Carburetors play a vital role in the performance of any combustion engine, so small engine owners should take the time to appreciate common carburetor problems and solutions before more expensive issues arise.
The role of a carburetor is to regulate the intake of fuel into an engine while simultaneously mixing it with the correct quantity of air for optimal engine performance. There are two main types of carburetors
Float Type - Used mainly on stationary engine, and typically located below the fuel source, as gravity is relied upon for fuel delivery. Standard lawn mowers typically feature this type of carburetor
Diaphram Type - Used more on most handheld equipment like chainsaws, brushcutters, hedge trimmers, blowers etc. This common kind of simple carburetor is generally mounted above the fuel tank and has no fuel bowl or float. Vacuum pressure is used to draw fuel into the assembly.
The best way to understand the operation of carburetors is to think of them primarily as air pumps. For instance , when you power up the throttle, you are not pumping more fuel into an engine - on the contrary, you are really ramping up the air intake into the system, which then increases the fuel inflow and dynamics accordingly. As such, a carburetor is essentially dependent on two dominant features to work properly. ie. a clean, uninterrupted air intake , plus a clean, uninterrupted liquid fuel intake. yes the word clean is there for a reason . If either the air or fuel intake mechanisms are dirty or impaired, a number of problems may become apparent . The engine :
- Wont start at all
- Takes a large number of attempts to start
- Surges, even at idle
- Performs differently at high or low revs
- Leaks fuel
- Cuts out at idle
When it comes to substandard cleanliness, one of the most obvious culprits is dirty fuel. This happens frequently in cases where an owner leaves a fuel tank full and then doesn’t use the equipment for an extended period of time. In southern states, in particular, this can occur if equipment is used seasonally. There are some cool climates where lawn mowing, for example, comes to a standstill over winter when turf is near dormant, only for activity to resume sharply in mid spring. A chainsaw, similarly, might be used primarily in summer or autumn to allow wood to dry out in time for winter use. In these kinds of cases, fuel can become stale, even worse, the internal parts of the carburetor , including the delicate fuel inlet jet or fuel lines, can become gummed up.
Even if the fuel supply and delivery systems are in peak condition, there are other elements of the carburetor that might be dirty or out of balance, which can lead to sub-optimal performance. The best place to start is to watch and listen to the engine and identify telltale signs that something is out out of kilter. A good place to start is the spark plug, which can reveal a lot about how an engine is operating. If the spark plug end is a coffee colour, then its running fine, a ghostly white means its running lean or sooty black means its running to rich.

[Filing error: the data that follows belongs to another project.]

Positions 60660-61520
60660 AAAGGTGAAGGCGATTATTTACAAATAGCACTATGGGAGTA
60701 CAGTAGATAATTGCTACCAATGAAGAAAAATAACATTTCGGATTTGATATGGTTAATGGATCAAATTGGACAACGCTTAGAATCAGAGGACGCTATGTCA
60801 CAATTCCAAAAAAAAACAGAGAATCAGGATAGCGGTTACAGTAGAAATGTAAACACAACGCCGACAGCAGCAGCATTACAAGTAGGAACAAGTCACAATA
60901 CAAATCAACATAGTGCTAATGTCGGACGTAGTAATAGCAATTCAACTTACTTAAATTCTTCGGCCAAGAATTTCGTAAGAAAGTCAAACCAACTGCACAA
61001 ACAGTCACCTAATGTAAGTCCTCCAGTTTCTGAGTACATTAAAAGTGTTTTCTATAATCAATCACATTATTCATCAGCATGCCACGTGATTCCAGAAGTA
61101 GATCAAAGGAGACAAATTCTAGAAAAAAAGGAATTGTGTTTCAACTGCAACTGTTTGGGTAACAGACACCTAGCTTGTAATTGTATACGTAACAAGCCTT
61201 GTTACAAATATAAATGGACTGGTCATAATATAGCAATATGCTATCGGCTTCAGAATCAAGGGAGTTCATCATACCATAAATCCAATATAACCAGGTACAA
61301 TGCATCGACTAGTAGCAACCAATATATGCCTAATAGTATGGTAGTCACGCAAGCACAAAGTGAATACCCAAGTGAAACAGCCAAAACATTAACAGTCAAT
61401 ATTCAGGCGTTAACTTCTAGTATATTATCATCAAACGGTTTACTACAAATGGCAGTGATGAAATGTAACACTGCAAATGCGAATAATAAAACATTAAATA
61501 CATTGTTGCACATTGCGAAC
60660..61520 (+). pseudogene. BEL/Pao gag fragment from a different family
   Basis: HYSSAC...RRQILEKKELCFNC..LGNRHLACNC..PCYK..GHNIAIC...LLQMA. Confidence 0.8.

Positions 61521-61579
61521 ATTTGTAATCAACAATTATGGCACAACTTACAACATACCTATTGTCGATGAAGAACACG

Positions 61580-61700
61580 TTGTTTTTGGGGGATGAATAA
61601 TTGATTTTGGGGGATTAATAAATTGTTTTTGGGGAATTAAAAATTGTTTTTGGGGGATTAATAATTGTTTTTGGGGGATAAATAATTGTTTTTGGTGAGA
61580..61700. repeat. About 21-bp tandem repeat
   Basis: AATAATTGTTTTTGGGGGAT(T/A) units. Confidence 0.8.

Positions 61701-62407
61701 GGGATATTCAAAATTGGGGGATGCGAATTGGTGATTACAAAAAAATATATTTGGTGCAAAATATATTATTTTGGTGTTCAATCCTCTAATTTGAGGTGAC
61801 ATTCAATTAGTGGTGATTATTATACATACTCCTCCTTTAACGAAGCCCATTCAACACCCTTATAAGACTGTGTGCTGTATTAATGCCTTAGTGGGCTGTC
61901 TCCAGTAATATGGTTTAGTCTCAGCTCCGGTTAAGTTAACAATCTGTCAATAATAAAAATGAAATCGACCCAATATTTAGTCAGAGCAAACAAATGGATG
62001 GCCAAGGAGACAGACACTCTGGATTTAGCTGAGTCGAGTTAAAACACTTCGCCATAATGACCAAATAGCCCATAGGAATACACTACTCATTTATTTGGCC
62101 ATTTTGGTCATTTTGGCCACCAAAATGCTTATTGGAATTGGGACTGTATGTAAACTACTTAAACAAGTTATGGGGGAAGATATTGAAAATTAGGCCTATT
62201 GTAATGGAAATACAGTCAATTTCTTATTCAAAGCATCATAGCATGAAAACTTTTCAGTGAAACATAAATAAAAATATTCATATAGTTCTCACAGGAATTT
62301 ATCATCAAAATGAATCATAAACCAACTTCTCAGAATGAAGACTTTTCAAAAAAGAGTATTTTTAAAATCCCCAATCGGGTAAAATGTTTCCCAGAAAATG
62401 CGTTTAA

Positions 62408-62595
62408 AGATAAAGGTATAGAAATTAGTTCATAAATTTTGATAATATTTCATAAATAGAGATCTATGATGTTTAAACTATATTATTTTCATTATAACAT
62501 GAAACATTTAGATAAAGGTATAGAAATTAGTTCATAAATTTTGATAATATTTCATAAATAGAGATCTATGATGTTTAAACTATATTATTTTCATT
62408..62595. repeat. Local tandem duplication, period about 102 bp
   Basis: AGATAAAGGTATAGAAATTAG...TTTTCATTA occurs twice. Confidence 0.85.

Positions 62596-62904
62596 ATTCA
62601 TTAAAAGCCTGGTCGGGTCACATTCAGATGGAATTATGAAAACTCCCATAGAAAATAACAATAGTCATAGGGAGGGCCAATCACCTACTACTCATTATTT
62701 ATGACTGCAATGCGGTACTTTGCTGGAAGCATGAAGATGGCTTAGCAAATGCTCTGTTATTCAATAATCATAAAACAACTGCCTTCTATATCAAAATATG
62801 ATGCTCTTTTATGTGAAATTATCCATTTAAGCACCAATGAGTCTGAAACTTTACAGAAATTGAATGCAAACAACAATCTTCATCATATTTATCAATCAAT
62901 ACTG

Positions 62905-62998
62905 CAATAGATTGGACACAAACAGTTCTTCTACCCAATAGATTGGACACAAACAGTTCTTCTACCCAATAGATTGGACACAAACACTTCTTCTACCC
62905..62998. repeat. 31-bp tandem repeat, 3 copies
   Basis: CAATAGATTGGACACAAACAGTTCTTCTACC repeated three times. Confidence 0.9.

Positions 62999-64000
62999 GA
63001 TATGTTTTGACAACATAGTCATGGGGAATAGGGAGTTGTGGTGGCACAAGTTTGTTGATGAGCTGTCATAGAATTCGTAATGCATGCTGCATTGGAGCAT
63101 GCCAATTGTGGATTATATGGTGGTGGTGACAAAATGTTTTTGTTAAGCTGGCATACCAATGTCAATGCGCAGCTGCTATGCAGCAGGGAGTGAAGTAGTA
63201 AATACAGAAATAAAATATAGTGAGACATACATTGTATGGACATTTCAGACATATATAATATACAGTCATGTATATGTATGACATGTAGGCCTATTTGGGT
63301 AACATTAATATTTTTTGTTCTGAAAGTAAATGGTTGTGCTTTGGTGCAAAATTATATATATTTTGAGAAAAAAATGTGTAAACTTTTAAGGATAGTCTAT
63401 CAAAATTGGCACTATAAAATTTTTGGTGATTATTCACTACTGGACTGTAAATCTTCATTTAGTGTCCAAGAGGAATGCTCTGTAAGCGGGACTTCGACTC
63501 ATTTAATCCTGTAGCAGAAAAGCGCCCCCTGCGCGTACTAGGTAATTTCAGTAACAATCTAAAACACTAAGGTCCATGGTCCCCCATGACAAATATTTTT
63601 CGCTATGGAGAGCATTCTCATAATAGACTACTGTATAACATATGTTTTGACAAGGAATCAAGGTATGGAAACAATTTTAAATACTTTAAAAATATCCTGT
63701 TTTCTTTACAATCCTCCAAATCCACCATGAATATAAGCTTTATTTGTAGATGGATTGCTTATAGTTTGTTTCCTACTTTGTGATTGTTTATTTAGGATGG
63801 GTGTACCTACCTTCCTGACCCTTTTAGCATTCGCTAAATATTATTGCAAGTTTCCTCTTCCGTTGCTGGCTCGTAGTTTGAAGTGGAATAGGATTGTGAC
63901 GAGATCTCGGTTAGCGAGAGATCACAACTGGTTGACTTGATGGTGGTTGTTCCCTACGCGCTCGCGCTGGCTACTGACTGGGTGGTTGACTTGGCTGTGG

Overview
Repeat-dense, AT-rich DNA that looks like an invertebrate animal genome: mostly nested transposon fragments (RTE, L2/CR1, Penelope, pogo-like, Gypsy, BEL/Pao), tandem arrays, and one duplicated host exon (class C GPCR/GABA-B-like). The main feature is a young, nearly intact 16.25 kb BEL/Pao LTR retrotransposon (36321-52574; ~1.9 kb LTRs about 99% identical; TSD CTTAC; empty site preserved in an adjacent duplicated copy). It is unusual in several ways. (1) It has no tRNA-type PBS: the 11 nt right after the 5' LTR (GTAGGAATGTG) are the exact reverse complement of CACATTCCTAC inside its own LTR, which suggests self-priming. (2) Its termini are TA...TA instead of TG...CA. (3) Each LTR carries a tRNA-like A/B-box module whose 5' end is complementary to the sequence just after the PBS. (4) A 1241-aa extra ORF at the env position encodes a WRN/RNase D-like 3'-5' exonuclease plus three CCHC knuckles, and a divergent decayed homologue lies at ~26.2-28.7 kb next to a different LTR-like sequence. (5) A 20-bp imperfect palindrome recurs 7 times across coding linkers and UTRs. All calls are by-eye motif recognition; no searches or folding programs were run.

The term running lean means less than normal fuel supply is reaching the engine, whereas running rich implies excess fuel is being fed into the system . These levels can be adjusted manually with the mixture adjustment screw, of course but first it pays to ensure all other parts of the carburetor are in good order. It is always advisable to check all basic mechanical systems thoroughly before starting to manipulate factory settings. An added danger is that emissions compliant machinery can easily become non compliant if an owner inadvertently runs a rich mixture. So before tinkering with settings, make sure all parts are clean, undamaged and assembled to correct tolerances.
The obvious first step with cleaning a float carburetor is to unscrew the bowl and give it a good wash and soak using a dedicated carburetor cleaning fluid. Don’t be afraid to leave parts soaking overnight for a really penetrative clean, mindful that less durable plastic bits are like the float itself should not be subjected to prolonged corrosive exposure. Once clean, the float should be able to move up and down unhindered, so be sure to remove every skerick of gunk. Delicate jetter needles, which can easily become blocked, may need extra attention. A good yip is to avoid using old cloths that can leave behind unwanted lint, dust or fabric contaminates. It is far preferable to rinse with water and then use compressed air to blast away any cleaning agent residue and gunk, leaving behind a pristine surface before reassembly. This method works for sand filled fishing reels, and it works for engine parts too. If you aim to carry out your own carburetor maintenance routinely, it is worth investing in a basic toolkit to help maximize the effectiveness of your work.
While a solid cleanout will solve 90% of problems associated with a poor performing carburetor, there is always the chance thats a mechanical fault is to blame for a chronic problem. As mentioned carburetors are essentially pumps, which means leaky seals, split rings and damaged gaskets may need to replaced. Choke and throttle plates may also be bent or damaged due to wear and tear, stress or impact, or they may be in need of screw adjustments.
Taking good care of your carburetor is worth the effort , ignoring a problem can lead to poor fuel efficiency , premature engine were or worse. Carburetor maintenance therefore is crucial to maintaining a smooth running engine.